Why farmers should utilise organic fertilisers, by technologist

Jan 16, 2017, 06:02 AM

Against the backdrop of the widespread use of chemical manure, the Nigerian government has been urged to promote the use of organic fertilisers to produce healthy foods for local consumption and export, as well as check environmental degradation.

An agricultural technologist, Gregory Ohiaeri, made the call recently while taking journalists on a tour of an organic fertiliser manufacturing facility at Odoguyan, Ikorodu, Lagos. The facility is being operated by EarthCare Nigeria Limited.

Organic fertilisers are fertilisers derived from animal matter, animal excreta (manure), human excreta, and vegetable matter (such as compost and crop residues). Naturally occurring organic fertilisers include animal wastes from meat processing, peat, manure, slurry, and guano.

He said: “Nowadays, products exported from Africa are being rejected due to contamination, mainly from the use of harmful chemicals. The only thing that kills people is what goes through the mouth. So people eat this food that is produced or grown with chemical fertiliser; and, because the plants are like humans like us, they receive those minerals.

“These chemicals go into their system and eventually we human beings eat the foods. And we can develop anything; cancer and all kinds of diseases. We can have blindness and others. This also applies to cattle that go around. Since they use inorganic fertiliser to fertilise the grass, the cow eats it and takes the chemicals. They slaughter the cow and we humans eat the meat.”

According to him, Earthcare Nigeria Limited partners with the Lagos Waste Management Agency (LAWMA) in collecting green wastes from the different markets and even abattoirs in Lagos and the wastes are processed into organic fertiliser.

Ohiaeri, who is the company’s Chief Operating Officer, said inorganic fertilisers not only destroy the soil but also contaminate grasses and foods with deadly chemicals, leading to acceleration of diseases including cancer and eye damage, which are now rampant in the country.

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He said it was high time that the country’s huge farming population was educated on the implications of the types of fertilisers they use, even as there is need to give farmers fertiliser options.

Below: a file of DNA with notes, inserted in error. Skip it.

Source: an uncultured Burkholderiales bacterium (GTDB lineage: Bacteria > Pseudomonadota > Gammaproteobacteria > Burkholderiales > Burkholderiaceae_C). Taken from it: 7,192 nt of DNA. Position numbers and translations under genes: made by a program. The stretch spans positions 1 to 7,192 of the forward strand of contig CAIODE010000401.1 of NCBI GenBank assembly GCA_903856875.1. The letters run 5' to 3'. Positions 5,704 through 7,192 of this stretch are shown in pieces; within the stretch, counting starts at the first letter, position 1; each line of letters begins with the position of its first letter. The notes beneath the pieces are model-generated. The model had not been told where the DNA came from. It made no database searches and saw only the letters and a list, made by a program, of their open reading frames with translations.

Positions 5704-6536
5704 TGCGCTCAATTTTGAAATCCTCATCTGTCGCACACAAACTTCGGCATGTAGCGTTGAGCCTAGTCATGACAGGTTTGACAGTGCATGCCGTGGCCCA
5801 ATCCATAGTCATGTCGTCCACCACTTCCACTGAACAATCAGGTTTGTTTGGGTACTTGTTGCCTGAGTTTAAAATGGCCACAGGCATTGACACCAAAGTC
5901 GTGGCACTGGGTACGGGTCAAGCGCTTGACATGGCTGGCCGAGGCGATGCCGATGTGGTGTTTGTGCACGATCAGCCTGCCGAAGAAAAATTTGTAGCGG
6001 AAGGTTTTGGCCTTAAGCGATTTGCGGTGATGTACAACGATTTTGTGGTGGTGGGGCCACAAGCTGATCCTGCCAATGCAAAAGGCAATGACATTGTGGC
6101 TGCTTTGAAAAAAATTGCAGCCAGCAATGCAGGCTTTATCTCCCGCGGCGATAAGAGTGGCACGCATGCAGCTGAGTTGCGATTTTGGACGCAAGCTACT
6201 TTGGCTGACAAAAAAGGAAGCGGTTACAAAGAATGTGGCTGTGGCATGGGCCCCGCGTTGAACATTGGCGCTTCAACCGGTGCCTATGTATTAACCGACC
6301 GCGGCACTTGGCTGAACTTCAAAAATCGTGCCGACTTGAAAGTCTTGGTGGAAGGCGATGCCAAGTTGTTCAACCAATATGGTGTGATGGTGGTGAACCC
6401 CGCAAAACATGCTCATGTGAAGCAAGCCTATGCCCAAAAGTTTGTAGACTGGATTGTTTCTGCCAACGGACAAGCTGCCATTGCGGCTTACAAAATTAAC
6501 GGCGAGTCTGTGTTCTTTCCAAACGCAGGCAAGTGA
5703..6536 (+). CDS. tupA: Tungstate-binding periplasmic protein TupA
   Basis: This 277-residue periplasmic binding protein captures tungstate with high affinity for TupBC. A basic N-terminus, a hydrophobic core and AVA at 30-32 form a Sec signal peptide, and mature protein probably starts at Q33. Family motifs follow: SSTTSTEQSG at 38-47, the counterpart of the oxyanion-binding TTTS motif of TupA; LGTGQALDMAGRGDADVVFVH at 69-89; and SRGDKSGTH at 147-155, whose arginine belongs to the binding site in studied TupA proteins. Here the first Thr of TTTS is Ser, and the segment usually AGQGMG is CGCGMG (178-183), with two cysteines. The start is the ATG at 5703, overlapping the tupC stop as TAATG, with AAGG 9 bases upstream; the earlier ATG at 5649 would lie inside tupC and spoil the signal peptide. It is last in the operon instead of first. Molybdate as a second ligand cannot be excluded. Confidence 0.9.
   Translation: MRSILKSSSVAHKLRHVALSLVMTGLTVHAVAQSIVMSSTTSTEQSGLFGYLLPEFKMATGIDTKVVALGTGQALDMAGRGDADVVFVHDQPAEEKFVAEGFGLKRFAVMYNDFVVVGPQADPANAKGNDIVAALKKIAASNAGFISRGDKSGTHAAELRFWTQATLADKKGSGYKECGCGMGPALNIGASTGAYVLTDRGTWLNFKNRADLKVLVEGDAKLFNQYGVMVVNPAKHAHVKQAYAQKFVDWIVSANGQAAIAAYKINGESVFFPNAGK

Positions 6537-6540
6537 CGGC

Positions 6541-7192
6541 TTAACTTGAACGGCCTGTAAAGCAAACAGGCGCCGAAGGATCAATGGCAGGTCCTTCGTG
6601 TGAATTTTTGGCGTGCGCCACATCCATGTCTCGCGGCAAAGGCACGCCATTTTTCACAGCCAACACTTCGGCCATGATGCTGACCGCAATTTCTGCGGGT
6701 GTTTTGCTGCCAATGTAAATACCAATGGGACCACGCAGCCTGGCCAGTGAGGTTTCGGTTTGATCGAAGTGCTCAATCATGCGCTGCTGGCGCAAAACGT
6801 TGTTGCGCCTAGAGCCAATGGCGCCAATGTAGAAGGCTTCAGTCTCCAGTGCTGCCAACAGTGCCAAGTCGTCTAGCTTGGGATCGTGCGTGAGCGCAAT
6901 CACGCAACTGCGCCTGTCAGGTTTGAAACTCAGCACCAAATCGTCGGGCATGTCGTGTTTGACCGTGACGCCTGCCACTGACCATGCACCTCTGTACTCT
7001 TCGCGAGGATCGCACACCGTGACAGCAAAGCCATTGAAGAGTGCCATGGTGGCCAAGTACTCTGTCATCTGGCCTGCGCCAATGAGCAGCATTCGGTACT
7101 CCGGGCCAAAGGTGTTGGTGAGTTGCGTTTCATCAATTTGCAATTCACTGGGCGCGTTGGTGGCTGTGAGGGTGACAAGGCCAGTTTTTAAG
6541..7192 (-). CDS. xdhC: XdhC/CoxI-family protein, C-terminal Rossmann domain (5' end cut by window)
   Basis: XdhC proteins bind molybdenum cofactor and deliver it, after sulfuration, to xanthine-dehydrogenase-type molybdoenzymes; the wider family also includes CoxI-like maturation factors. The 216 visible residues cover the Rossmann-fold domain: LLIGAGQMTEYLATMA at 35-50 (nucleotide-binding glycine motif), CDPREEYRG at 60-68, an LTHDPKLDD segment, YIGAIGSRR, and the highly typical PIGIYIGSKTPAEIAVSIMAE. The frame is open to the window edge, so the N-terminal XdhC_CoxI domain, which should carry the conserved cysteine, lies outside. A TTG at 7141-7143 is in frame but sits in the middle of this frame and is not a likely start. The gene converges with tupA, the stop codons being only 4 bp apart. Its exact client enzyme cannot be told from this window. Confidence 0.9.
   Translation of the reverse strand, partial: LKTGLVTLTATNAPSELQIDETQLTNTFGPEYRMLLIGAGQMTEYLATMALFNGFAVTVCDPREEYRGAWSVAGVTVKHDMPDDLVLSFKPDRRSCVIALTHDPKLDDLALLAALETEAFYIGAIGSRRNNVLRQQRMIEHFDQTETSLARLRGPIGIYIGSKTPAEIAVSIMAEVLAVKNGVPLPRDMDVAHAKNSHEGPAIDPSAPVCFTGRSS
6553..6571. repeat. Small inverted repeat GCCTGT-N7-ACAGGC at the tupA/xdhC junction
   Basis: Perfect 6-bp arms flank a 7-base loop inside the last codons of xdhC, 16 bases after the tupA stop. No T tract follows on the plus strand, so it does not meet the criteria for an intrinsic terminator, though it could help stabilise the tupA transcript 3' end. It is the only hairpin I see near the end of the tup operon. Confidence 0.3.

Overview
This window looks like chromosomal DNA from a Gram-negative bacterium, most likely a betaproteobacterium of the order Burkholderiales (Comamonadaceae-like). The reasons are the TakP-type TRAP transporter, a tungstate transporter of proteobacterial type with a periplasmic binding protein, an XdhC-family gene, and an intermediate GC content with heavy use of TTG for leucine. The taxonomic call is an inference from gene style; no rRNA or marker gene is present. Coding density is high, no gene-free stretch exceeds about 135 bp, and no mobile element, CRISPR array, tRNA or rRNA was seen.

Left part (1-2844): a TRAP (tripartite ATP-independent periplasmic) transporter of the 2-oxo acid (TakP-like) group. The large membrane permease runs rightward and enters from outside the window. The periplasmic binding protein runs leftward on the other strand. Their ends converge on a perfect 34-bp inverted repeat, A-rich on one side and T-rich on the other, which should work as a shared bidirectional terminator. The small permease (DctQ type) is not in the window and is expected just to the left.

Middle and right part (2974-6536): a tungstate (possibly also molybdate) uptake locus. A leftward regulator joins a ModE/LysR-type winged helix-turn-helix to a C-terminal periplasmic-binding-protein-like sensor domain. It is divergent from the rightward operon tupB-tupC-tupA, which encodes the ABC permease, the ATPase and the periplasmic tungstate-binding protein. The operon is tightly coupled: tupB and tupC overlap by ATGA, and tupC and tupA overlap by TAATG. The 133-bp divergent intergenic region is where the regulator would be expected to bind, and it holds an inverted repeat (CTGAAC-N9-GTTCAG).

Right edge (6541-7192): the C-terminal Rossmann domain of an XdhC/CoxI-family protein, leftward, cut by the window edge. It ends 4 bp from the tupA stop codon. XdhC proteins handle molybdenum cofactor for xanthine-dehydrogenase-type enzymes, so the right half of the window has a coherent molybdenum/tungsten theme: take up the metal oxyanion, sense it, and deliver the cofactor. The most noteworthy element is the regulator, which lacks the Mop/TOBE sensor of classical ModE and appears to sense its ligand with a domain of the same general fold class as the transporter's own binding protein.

His words: “And if you compare their produces, you will see that for the food produced with chemical fertiliser, the leaves become weak and start to fold within few hours of harvest, while that with organic fertiliser will stay fresh. When it comes to agriculture, the farmers need to be trained and exposed to the best ways of farming to get healthy final products, because food is security for a nation and if the farmers are producing unhealthy food, the people will eat unhealthy food and they will get sick and the nation will be weak.

“Here in Nigeria, the President has been making the effort to support farming. But the problem is that most of the farmers know only rely on inorganic fertiliser that is not very harmful to health. Unfortunately, the sale and application of inorganic fertilisers is not regulated in the country. Because of that, there are challenges. When you go to the western world, you have specialised stores that sell organic produce and inorganic produce, and the people have the choice to choose.

“If you use inorganic or chemical fertiliser over a period of time, it will deplete some of the nutrients in the soil and you have to wait for years to come back to that land. The soil will not have the essential nutrient it needs for particular crops to flourish. And in using chemical fertiliser, you have to apply the right quantity beyond which causes problem to the soil. But with organic fertiliser, there is no overdose. Organic fertiliser will also rejuvenate the soil and generate all the free nitrogen the plant needs. And sometimes when you apply it, because of the biological enzyme...